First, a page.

The Australian government's restrictive stock options regime has stifled entrepreneurship, but Atlassian could be the ecosystem's saviour.
From boom to bust, from unconference to BarCamp and beyond, Mahesh Sharma tracks the fortunes of Australia's startup community.
Australian-born, Bangalore-based Mahesh Sharma is ZDNet's India correspondent.
A world without stock options is a world without semiconductor chips, personal computers, video games, and the Internet.
Lawyers said the government overreacted with its stock options laws in 2009, which have created a unique local market for creative tax structures.
The unions heavily lobbied their former member Treasurer Wayne Swan to relax changes to the employee share schemes that crippled businesses and startups.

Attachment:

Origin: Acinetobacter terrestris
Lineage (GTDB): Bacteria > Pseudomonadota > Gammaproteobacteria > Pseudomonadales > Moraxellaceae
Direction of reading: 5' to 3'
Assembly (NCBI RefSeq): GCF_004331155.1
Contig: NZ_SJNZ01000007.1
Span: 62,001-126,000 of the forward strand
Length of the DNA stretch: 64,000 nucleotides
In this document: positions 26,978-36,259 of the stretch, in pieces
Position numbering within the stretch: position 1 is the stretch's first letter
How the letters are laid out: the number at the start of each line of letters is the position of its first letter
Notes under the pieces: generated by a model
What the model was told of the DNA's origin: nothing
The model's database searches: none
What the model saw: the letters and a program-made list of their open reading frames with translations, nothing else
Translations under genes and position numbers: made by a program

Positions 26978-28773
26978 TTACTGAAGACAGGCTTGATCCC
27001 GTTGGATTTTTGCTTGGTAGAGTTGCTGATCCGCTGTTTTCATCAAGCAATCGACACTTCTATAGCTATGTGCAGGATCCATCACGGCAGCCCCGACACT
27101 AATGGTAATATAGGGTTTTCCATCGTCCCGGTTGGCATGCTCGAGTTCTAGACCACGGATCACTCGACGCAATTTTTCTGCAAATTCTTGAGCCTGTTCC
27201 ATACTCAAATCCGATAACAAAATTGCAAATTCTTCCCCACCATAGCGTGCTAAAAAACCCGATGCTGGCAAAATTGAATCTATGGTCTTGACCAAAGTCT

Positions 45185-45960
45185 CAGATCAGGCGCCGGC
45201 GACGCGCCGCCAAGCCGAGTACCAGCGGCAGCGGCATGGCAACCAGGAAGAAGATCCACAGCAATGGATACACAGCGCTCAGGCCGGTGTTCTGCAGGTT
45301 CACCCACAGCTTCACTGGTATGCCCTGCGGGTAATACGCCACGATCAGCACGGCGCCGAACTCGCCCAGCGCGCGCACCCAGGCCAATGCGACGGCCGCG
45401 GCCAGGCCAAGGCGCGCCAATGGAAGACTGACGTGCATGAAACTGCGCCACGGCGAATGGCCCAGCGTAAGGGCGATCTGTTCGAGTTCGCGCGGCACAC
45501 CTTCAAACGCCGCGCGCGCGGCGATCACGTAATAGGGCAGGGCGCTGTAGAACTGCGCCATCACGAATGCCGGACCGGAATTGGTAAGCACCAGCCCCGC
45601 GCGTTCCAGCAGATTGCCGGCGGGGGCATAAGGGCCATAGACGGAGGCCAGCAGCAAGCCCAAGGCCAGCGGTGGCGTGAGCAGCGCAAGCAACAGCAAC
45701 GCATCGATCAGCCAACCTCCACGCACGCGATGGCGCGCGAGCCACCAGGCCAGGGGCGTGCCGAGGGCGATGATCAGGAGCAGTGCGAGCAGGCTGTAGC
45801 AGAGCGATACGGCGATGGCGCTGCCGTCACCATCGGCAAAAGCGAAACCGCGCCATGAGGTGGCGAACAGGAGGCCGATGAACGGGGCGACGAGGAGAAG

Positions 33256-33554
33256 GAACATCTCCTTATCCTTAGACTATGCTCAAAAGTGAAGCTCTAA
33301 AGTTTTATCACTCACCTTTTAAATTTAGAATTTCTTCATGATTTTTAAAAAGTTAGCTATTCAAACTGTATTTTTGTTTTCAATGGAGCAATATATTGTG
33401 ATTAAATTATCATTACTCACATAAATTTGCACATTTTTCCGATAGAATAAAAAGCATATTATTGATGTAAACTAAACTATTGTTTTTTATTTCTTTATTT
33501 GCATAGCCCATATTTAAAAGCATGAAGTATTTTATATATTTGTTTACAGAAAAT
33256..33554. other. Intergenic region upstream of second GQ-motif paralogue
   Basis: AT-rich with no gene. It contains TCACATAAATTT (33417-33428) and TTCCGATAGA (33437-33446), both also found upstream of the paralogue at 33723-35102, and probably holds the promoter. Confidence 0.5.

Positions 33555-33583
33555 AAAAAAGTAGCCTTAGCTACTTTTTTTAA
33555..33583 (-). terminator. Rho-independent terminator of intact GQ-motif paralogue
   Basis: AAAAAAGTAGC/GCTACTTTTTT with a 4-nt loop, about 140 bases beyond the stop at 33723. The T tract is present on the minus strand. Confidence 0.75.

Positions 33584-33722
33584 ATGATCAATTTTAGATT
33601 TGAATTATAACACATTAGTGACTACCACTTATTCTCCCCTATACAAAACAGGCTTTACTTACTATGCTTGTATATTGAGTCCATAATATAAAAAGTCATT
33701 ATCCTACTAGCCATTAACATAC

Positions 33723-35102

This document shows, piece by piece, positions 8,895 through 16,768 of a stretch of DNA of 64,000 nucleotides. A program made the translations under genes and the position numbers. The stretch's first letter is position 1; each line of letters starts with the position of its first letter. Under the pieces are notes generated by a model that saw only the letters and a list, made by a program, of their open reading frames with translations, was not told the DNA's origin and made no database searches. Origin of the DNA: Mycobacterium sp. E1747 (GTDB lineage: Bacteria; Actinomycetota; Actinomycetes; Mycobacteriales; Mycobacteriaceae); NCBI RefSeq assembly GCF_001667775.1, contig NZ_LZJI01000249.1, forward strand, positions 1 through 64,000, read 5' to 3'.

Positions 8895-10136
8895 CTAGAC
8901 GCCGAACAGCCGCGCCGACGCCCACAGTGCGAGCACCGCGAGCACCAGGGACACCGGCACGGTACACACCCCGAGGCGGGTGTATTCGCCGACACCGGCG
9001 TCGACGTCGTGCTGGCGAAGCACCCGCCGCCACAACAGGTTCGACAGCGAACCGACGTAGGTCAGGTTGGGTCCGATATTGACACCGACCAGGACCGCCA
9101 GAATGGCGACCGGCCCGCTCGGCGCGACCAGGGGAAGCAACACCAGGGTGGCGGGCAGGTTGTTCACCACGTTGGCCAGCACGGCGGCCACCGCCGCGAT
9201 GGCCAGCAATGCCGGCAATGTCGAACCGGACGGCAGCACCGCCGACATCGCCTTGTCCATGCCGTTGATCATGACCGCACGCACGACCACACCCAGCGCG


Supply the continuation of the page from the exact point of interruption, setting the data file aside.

Treasurer Wayne Swan's whirlwind AU$200m tax grab has sent corporations and startups into a spin, viewed as a lopsided struggle to equitably share the spoils of business growth with the workers responsible.
As Australian software champion, Atlassian, is expected to list on the Nasdaq later this year, are employee stock options a viable option for other Aussie startups?
Venture-capital executives have downplayed a 9 percent increase in the number of deals this year, which the industry body trumpets as a sign of success.
Can a startup ecosystem be viable if only one gender is represented?
Sydney has been crowned Australia's startup capital by a new report compiled by stakeholders from the country's biggest city.
Apple and Android fanboys steadfastly hold their ground in the debate over whose operating reigns supreme, but they may not have a leg to stand on after two defectors changed sides.